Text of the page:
Earlier drafts of a plan for an alternative market to replace the much- maligned USM appeared to free companies from basic obligations such as reporting directors' dealings, producing half-year figures and ensuring that at least one broker will handle trading in the shares.
A market like that would have given a blank cheque to cheats and quickly brought the whole enterprise into disrepute. The game would not have been worth the candle.
The new version makes a sensible distinction between entry requirements, where the hurdles for listing are much lower and cheaper than in the USM, and the regulation of secondary market trading, where the differences from existing practice will not be so great. Indeed, in some areas - such as disclosure of directors' dealings - the rules will be tougher than in the USM.
There is no point in setting up the new market if it restricts investors' freedom to take calculated risks. But caveat emptor has its limits.
Only addicted gamblers and insider traders are likely to touch a market in small illiquid stocks, most of which are likely to be held by the directors, without some reassurance that trading is being conducted with some honesty. The alternative is something like the Vancouver exchange in its heyday.
The Stock Exchange is to be congratulated for insisting in the consultative document that standards of supervision and surveillance of trading are similar to the main market.
The hardest balancing act the exchange has to achieve is on the publishing of information to shareholders. At the point of entry to the market this is deliberately limited, of course.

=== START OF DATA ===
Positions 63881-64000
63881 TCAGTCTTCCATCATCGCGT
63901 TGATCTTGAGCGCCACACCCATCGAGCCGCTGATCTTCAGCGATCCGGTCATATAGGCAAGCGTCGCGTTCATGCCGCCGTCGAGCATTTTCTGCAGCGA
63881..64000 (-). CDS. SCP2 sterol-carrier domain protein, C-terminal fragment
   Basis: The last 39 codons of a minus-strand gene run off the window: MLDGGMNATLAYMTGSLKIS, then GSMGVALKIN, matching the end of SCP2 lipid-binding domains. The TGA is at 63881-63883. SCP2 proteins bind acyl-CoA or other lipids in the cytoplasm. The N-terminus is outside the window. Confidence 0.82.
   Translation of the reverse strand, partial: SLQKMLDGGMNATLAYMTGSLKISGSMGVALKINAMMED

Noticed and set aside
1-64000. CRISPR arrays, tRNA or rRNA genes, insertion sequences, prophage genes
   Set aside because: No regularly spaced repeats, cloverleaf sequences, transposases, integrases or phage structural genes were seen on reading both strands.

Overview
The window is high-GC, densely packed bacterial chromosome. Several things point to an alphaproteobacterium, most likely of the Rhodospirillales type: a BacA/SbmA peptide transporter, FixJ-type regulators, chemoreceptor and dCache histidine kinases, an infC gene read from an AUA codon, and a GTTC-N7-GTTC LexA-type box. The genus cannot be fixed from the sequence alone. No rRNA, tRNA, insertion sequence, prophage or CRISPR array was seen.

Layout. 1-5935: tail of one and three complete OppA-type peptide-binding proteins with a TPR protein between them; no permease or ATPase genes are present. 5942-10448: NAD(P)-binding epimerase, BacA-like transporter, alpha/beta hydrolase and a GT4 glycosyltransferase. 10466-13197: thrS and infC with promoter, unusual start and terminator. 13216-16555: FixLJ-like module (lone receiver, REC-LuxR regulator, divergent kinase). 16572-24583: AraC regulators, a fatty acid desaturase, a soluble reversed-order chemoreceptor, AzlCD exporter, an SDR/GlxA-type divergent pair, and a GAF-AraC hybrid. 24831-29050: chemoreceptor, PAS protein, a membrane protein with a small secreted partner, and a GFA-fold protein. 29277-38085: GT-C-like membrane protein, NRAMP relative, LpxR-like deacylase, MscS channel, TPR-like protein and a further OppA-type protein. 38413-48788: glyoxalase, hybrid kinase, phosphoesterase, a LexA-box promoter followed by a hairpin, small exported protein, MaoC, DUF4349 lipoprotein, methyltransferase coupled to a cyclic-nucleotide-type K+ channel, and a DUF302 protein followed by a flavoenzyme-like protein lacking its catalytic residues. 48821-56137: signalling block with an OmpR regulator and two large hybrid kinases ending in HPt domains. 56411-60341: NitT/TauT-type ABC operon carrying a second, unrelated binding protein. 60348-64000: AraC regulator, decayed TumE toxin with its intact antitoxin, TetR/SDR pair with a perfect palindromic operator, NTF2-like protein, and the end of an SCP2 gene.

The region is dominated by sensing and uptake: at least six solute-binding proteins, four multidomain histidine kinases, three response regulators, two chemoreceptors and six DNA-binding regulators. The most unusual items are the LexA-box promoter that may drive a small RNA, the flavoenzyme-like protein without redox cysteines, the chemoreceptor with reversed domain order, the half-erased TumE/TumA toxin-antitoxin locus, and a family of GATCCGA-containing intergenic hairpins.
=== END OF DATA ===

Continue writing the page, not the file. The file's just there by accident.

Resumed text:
There would be a prospectus, but there would be no restrictions on market capitalisation, length of trading record or the percentage of shares in public hands.
Sponsorship would be unnecessary, and the directors would be entirely responsible for the accuracy of the prospectus. Companies would, however, have to arrange for a stock exchange member to support trading in shares.
This provides some reassurance of honesty and accuracy, since any broker that does get involved is likely to want an oversight of the prospectus, even if it does not put its name to it.
The exchange has decided there would be no sense forcing tiny companies - perhaps even hi-tech start-ups - to push out circulars and hold shareholders' meetings whenever they make a significant move after they have joined the market.
The main mechanism for informing shareholders of price-sensitive developments would be an obligation to publish information promptly.
With trading planned from next June, there is little more than a month for consultation. However, Michael Lawrence, the new chief executive, seems to have made up for the exchange's earlier vacillations over a small company market. This is a sensible proposal.Reuse content